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Old Jun 09, 2010, 06:43 AM
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Ashford. Kent. England
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With your Nutball the motor is usually mounted central to the wing with at least 5 degrees down and 3 right... most of mine go better with more down.. If you mount the motor high you will need less down and vice versa...Its also best to fly it on minimum power till its trimmed... and I do mean minimum, just enough to get it up..
If you build a depron version go 24" up and add a KFm2 step... if much bigger go KFm4
Ditto the Dart-xs....
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Old Jun 09, 2010, 10:12 PM
Crash Master
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Indianapolis, IN
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Originally Posted by NoFlyZone View Post
...With that said, I have settled on a plane I ran across in my searching that I'm going to give a go. Seems it has a simple airfoil, and in looking at it, I may just use Depron rather than the 9mm EPP it calls for. I should be able to get it built far lighter than the 7-8 ounces it calls for with EPP.

It's called the EPPiper, and it looks like a good way to get into this aspect of the hobby...
It should do fine with Depron. Just make the step the equivalent height, taking the foam thickness into account. (9mm + 9mm = 3mm + 3mm + 12mm)
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Old Jun 09, 2010, 10:20 PM
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It should do fine with Depron. Just make the step the equivalent height, taking the foam thickness into account. (9mm + 9mm = 3mm + 3mm + 12mm)
Thank you, Gene!
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Old Jun 10, 2010, 10:41 PM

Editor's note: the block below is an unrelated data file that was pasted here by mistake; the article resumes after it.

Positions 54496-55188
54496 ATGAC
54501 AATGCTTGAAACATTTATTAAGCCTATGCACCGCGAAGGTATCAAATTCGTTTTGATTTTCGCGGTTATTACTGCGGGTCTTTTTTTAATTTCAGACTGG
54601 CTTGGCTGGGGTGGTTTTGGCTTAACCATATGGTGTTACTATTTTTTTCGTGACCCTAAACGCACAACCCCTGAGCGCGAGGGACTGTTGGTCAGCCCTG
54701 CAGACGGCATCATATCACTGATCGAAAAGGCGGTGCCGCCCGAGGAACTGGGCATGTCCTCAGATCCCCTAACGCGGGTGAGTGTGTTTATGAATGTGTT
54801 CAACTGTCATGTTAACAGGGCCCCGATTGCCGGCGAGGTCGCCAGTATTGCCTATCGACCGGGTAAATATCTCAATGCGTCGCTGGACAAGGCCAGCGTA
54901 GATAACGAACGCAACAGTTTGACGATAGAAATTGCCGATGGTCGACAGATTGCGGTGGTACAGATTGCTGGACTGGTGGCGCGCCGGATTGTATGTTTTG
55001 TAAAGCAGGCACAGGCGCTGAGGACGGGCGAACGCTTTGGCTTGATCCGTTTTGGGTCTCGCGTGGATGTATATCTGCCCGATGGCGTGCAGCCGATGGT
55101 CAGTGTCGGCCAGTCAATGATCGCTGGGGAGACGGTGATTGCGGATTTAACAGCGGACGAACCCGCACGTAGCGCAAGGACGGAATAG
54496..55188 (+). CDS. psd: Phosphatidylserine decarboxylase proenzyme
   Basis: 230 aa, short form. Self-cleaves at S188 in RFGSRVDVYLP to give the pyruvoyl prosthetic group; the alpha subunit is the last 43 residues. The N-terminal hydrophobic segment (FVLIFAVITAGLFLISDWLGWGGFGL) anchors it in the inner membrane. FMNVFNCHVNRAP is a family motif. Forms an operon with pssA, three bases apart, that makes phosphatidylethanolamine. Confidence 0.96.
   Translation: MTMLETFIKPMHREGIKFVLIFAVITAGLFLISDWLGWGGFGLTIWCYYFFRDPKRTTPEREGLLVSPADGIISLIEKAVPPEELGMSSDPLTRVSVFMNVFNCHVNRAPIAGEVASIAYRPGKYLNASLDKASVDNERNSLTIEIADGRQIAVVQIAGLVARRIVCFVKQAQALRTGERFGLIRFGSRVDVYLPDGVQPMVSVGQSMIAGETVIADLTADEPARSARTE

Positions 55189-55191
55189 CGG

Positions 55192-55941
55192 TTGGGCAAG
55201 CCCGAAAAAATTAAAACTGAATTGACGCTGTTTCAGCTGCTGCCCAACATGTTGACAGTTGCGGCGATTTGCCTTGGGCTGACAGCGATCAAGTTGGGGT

Onward through the fog.
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I had to post this one...

I don't beleive this wing's slow handling performance....
Singer2 Ses3.wmv (3 min 36 sec)


Steve.
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Old Jun 11, 2010, 12:47 AM
just Some Useless Geek
Chicagoland
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I did a search, but can't find a discussion on the practical upper limit to airframe/wing sizes for KF airfoils. I'm building something like an Albacorde out of 1/2" purple Foamular and was thinking about a KFm4 for the wings. Length: one and a half meters. WS: one and a quarter meters. Kinda big.

Has anybody done any research along these lines? The search phunction here isn't great.
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Old Jun 11, 2010, 01:24 AM
Onward through the fog.
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Originally Posted by A Useless Geek View Post
I did a search, but can't find a discussion on the practical upper limit to airframe/wing sizes for KF airfoils. I'm building something like an Albacorde out of 1/2" purple Foamular and was thinking about a KFm4 for the wings. Length: one and a half meters. WS: one and a quarter meters. Kinda big.